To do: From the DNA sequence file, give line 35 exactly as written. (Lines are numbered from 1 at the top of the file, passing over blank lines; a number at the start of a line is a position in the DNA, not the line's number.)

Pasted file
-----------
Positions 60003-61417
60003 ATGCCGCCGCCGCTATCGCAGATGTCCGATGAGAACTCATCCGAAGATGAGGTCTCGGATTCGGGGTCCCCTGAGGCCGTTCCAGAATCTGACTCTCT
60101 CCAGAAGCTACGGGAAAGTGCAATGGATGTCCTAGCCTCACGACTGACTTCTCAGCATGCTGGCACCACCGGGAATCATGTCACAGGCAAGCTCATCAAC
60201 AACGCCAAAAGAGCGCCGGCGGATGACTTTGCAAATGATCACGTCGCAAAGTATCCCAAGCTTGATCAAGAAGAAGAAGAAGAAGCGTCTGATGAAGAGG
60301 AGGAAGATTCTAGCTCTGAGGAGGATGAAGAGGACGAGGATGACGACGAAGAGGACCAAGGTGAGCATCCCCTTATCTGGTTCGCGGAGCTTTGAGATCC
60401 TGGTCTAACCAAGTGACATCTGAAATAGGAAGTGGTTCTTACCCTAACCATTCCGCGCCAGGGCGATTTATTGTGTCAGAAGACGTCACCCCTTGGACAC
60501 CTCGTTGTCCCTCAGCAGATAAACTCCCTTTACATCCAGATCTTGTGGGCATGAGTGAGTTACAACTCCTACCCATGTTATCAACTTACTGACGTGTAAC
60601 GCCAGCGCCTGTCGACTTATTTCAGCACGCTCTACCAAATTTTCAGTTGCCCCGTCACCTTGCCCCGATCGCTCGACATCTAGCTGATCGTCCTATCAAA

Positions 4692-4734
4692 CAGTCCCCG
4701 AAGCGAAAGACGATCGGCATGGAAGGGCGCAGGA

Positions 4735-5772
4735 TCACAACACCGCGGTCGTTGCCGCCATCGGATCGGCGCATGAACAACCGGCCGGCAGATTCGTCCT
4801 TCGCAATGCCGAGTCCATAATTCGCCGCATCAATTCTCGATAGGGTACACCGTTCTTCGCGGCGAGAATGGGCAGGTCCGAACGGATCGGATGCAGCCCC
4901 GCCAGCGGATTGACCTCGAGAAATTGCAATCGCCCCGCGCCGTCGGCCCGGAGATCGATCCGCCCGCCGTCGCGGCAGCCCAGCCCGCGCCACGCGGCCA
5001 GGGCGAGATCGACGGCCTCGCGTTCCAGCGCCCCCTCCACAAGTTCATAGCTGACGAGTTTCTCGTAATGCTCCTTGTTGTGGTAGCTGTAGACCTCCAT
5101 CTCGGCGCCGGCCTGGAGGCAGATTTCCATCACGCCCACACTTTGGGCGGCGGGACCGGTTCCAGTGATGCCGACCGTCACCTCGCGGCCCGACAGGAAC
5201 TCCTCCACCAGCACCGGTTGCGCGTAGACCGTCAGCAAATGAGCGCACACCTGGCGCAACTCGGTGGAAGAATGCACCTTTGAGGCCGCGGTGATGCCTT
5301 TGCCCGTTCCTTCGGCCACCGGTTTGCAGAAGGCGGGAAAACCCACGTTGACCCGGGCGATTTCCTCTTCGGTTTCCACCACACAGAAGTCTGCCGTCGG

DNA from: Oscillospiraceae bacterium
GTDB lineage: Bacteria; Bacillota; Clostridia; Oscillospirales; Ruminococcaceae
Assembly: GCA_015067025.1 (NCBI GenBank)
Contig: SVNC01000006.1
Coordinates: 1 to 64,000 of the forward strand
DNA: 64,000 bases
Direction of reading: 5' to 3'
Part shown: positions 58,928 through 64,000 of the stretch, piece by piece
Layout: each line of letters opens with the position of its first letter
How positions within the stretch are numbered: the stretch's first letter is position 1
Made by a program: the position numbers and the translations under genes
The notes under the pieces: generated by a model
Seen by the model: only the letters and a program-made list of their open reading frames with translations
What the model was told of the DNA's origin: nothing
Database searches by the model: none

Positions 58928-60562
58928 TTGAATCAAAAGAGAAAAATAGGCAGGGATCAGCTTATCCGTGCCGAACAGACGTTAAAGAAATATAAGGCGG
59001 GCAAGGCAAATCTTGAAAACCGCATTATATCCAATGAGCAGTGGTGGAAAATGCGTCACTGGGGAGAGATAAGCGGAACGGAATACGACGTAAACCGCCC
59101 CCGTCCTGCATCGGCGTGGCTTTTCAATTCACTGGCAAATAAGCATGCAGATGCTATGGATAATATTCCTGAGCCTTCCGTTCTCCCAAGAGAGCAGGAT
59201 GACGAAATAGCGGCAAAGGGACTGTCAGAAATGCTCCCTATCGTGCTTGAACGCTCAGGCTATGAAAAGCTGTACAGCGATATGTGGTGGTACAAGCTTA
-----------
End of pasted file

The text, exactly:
Positions 58928-60562